From May of 1981 to June of 1984, Michael Bruce Ross violently raped and killed eight innocent girls ranging in age from 14-25. The killings were proven to have taken place in Connecticut. The victims were: Dzung Ngoc (25); Paula Perrera (16); Tammy Williams (17); Debra Smith Taylor (23); Robin Stavinsky (19); April Brunias (14); Leslie Shelley (14), and Wendy Baribeault (17). Ross was executed on May 13, 2005, by lethal injection in the Osborn Correctional Facility in Connecticut. At the time, there had not been an execution in the state for 45 years, and if Ross had not decided to forgo further appeals on his behalf, it is possible that he would never have been executed. Connecticut abolished the capital punishment in April of 2012. The first person executed in the area (now known as Hartford) was Achsah Young for witchcraft in 1647. In 1786, a 12-year-old Native American, Hannah Occuish was hanged for the alleged murder of a white girl.
To say that Michael Bruce Ross was a coward and evil man, would be a gross understatement—he was both, but he was also manipulative, slightly above average in intelligence, and greedy. He violently raped and killed eight innocent girls in the style and manner of a coward—he attacked slight victims from behind, using the element of surprise and his weight to pin the helpless victims to the ground where he violated them. In her book, “The Man in the Monster”, Martha Elliot attempts to illuminate some redeeming values Ross may have had, and suggests that “mental illness” caused him to rape and kill, and that the healthy-minded man she knew, based upon a decade of corresponding, speaking to him on the phone, and visiting with him in prison, would never have committed these acts. Elliot’s take is that once correctional people belatedly medicated Ross, the evil spirits that caused him to strangle these young girls disappeared. The author acquiesces to abandoned Freudian theory and subscribes to the defense psychiatric perspective that Ross acted out against these women because he was in a “dissociative” state and was merely killing his bad memories of women from his past that had mentally harmed him. The blame rested on bad nurturing and bad experiences with women. The better argument is that Ross had little to offer women mentally and physically and decided to steal the sex—the violence and the ultimate sexual release, were inextricably intertwined. Once the gruesome sexual acts were over, he needed to kill the victims and hide their bodies to lessen his chances of capture. The bulk of the book travels across familiar territory; Ross “gets religion” once confined under brutal conditions, developed contacts (some romantic) on the outside, and then spends the more substantial part of his remaining life trying to convince others that he is more than just a sadistic serial killer. He doesn’t want to lose the spotlight. The author seems to have operated within this close circle and appears biased.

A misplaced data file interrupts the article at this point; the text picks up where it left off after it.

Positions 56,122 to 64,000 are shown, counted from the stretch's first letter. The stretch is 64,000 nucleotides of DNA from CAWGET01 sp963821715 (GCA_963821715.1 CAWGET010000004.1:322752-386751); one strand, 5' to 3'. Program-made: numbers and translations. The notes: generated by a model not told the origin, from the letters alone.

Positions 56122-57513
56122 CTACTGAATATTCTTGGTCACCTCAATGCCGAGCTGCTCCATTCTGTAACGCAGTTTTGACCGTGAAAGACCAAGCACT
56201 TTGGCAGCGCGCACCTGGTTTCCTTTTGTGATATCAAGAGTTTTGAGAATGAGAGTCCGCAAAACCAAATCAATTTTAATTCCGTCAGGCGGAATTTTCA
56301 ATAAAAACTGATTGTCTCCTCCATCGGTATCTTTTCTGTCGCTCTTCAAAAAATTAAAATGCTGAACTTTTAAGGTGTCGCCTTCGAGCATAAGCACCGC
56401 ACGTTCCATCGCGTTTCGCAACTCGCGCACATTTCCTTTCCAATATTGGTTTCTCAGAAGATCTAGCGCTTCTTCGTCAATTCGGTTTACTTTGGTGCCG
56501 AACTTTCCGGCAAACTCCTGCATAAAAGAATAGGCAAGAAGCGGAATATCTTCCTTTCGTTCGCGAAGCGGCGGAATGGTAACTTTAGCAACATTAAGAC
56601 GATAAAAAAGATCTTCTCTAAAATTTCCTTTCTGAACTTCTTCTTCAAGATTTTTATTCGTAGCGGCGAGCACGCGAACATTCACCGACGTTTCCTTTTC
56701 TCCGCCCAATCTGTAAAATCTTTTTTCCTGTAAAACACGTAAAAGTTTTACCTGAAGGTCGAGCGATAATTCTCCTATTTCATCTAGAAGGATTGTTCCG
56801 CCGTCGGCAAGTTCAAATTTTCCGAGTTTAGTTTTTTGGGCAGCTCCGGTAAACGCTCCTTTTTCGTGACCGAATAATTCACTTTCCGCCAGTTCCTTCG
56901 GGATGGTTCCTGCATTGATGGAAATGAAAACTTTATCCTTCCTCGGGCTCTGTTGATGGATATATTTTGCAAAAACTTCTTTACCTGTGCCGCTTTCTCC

In the end, Ross opts for the cowardly solution—state-assisted suicide—although he tries to spin this choice by declaring that his willingness to die is proof of his genuine empathy for the victims and their families. This book correctly highlights the importance of the need for additional mental health assistance in this country. The author exhaustively researched and labored to get the material for the book, and she is a good writer. I recommend the book.